Saturday, January 30, 2010

People Will Try To Make Hay Out Of This

While I don't believe we should even have a US Department of Education (thank you, Jimmah), if we are to have one, the Secretary can't always be Satan. President Bush's two education secretaries, who, for those who keep track of such things, were a black man and a white woman, were detested by anyone who was anyone in education (so I must not be anyone, because I liked them both). The current secretary, Arne Duncan, can't be Satan, as he was chosen by the Chosen One.

Yet, since he, like everyone who's not involved in education, sees that we can and should do better in education, well, he's Satan, too, in the eyes of most in the field. I'm wondering what, if anything, the NEA will have to say about this comment:

I’ve spent a lot of time in New Orleans and this is a tough thing to say but I’m going to be really honest. The best thing that happened to the education system in New Orleans was Hurricane Katrina.

Ohmigod! He didn't really say that, did he? Let's call for his resignation! Before we get our panties in a bunch, though, let's read his next couple sentences:

That education system was a disaster. And it took Hurricane Katrina to wake up the community to say that we have to do better. And the progress that it made in four years since the hurricane, is unbelievable. They have a chance to create a phenomenal school district. Long way to go, but that city was not serious about its education. Those children were being desperately underserved prior. And the amount of progress and the amount of reform we’re seeing in a short amount of time has been absolutely amazing. I have so much respect for the adults, the teachers, the principals that are working hard. I’ve spent a lot of time talking to students at John Mack high school there.

I didn't think "Searchlight Harry" Reid was out of line for using the word "negro", and I don't think Duncan is out of line for saying what he did. Anyone with an ounce of integrity has to admit that he, like Reid in the instance I mentioned, is correct.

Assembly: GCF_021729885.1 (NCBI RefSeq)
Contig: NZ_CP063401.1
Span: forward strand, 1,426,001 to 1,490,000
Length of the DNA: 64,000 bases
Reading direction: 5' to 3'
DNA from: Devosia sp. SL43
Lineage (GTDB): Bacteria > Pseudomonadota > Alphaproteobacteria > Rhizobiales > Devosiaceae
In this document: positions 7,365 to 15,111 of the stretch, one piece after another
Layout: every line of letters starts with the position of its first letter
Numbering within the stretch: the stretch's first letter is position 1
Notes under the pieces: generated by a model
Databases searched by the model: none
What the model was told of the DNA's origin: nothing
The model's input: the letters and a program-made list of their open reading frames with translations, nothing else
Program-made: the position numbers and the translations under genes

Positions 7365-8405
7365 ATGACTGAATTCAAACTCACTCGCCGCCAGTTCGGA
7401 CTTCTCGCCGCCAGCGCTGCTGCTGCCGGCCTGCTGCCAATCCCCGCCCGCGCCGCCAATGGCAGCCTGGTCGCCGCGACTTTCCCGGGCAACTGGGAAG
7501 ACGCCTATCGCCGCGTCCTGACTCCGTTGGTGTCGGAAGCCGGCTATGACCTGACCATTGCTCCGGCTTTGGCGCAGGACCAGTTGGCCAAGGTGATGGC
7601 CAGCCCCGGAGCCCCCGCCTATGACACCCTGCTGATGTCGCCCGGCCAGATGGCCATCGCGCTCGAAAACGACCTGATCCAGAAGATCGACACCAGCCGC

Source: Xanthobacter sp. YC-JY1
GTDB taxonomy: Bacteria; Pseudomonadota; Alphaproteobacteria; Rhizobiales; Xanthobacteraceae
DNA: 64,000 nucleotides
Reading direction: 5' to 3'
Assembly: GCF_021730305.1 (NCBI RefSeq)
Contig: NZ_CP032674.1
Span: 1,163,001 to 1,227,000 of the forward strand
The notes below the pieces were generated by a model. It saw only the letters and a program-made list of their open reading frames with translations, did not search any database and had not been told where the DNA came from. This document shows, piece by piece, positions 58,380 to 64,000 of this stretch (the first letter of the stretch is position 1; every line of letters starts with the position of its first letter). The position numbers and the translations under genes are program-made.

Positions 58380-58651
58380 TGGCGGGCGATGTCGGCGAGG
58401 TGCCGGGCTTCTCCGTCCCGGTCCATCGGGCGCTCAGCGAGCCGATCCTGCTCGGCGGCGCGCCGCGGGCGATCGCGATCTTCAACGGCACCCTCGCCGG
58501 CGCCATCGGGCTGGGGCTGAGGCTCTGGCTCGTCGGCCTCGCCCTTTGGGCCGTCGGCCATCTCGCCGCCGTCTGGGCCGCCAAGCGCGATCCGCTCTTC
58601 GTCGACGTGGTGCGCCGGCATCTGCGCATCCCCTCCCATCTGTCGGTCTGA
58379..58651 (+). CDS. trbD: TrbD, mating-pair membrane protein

Now, if one of President Bush's secretaries had said something similar, well, the press would have exploded; instead, with Duncan, we get a blurb on an ABC blog. This story might get a little traction, but certainly not as much as it would have under a Republican administration.

To be honest, I hope the NEA and other usual suspects do criticize Duncan for saying this. It would show, yet again, that they don't really care about education or about teachers, they just care about getting more money for their own self-aggrandizement. And if they think they can score some cool points by attacking the Secretary of Education for saying something as obvious as the nose on his face, you can bet they will.


EdD said...

Even though he might occasionally say the right thing, I still have a problem with Arne Duncan being Secretary of Education. He is not and never has been a classroom teacher, only an administrator. It would not even occur to BO to appoint an Attorney General who was not a lawyer or a Surgeon General who was not a doctor. but he didn't hesitate to appoint a non-professional to be head of the
Department of Education.

Ellen K said...

So the best thing to happen to New Orleans' children was that Katrina forced their families to move to Texas, Arkansas, Oklahoma and Missouri to enter school systems there? I will say that many of the children we received from NOLA have issues with gangs, fighting, authority, work ethic and more. If this is the result of their early education, then maybe this guy is right. Nevertheless had a conservative or a Bush appointee said it, he would have been crucified on the West Lawn of the White House.

Curmudgeon said...

I've got to disagree. Having the Secretary of Education posit that the hurricane was the best thing that ever happened to New Orleans education is way over the line, in my opinion. While not to the point of needing to call out Godwin's Law, it is of that nature.

Death and destruction on a massive scale is not a good thing, even if you could possibly find "fault" with the people of New Orleans for the disaster. As Arne points out, the progress in four years is unbelievable -- no kidding. When you start from scratch, there's nowhere else to go.

While "They have a long way to go" "They were not serious about education before" "desperately underserved" may be correct (and that's debatable, too, since not ALL were so) but it is nanny-state, elitist, and condescending. "That city was not serious about its education" is pretty simplistic. In their situation, I'd tell the Secretary where he could shove his opinion, and offer him my boot to help insert.

How many other areas of the country have similar educational problems - should we ask for an earthquake to solve San Francisco's problems, sea-level rise to solve New York's, and a ten-day tornado-driven basketball-hail ice-storm to solve Vermont's? (we're tough - takes a big disaster to bring us down)

Okay, I'm being extreme. Maybe Arne should have said that "Katrina wiped out a lot of good along with the bad, but that in a time of so much personal devastation, the people of New Orleans have shouldered this great burden and have taken the opportunity to completely revamp their whole system as they build from the ground up."